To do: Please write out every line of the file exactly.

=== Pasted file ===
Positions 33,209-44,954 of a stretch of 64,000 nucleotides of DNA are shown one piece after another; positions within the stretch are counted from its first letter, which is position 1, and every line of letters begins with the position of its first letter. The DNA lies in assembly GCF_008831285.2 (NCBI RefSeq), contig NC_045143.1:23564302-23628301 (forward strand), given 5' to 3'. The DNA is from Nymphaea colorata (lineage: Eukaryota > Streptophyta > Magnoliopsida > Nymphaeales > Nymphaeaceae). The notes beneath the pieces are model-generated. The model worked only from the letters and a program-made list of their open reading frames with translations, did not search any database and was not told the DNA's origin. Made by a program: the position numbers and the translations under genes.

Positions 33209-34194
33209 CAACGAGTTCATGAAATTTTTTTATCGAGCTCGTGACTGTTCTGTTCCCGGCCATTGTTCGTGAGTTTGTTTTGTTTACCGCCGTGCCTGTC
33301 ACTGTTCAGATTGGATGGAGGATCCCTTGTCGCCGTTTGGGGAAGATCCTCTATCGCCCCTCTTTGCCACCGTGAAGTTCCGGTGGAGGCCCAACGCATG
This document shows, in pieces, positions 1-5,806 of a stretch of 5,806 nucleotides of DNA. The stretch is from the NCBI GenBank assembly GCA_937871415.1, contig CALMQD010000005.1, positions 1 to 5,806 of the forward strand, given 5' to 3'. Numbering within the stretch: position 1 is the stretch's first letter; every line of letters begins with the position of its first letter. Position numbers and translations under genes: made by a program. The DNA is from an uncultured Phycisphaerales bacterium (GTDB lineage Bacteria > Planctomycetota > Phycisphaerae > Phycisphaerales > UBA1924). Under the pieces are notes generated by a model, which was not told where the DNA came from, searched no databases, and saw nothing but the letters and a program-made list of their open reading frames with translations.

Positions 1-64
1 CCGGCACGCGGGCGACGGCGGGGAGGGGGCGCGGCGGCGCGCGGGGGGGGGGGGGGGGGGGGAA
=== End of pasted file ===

Positions 33,209-44,954 of a stretch of 64,000 nucleotides of DNA are shown one piece after another; positions within the stretch are counted from its first letter, which is position 1, and every line of letters begins with the position of its first letter. The DNA lies in assembly GCF_008831285.2 (NCBI RefSeq), contig NC_045143.1:23564302-23628301 (forward strand), given 5' to 3'. The DNA is from Nymphaea colorata (lineage: Eukaryota > Streptophyta > Magnoliopsida > Nymphaeales > Nymphaeaceae). The notes beneath the pieces are model-generated. The model worked only from the letters and a program-made list of their open reading frames with translations, did not search any database and was not told the DNA's origin. Made by a program: the position numbers and the translations under genes.

Positions 33209-34194
33209 CAACGAGTTCATGAAATTTTTTTATCGAGCTCGTGACTGTTCTGTTCCCGGCCATTGTTCGTGAGTTTGTTTTGTTTACCGCCGTGCCTGTC
33301 ACTGTTCAGATTGGATGGAGGATCCCTTGTCGCCGTTTGGGGAAGATCCTCTATCGCCCCTCTTTGCCACCGTGAAGTTCCGGTGGAGGCCCAACGCATG
This document shows, in pieces, positions 1-5,806 of a stretch of 5,806 nucleotides of DNA. The stretch is from the NCBI GenBank assembly GCA_937871415.1, contig CALMQD010000005.1, positions 1 to 5,806 of the forward strand, given 5' to 3'. Numbering within the stretch: position 1 is the stretch's first letter; every line of letters begins with the position of its first letter. Position numbers and translations under genes: made by a program. The DNA is from an uncultured Phycisphaerales bacterium (GTDB lineage Bacteria > Planctomycetota > Phycisphaerae > Phycisphaerales > UBA1924). Under the pieces are notes generated by a model, which was not told where the DNA came from, searched no databases, and saw nothing but the letters and a program-made list of their open reading frames with translations.

Positions 1-64
1 CCGGCACGCGGGCGACGGCGGGGAGGGGGCGCGGCGGCGCGCGGGGGGGGGGGGGGGGGGGGAA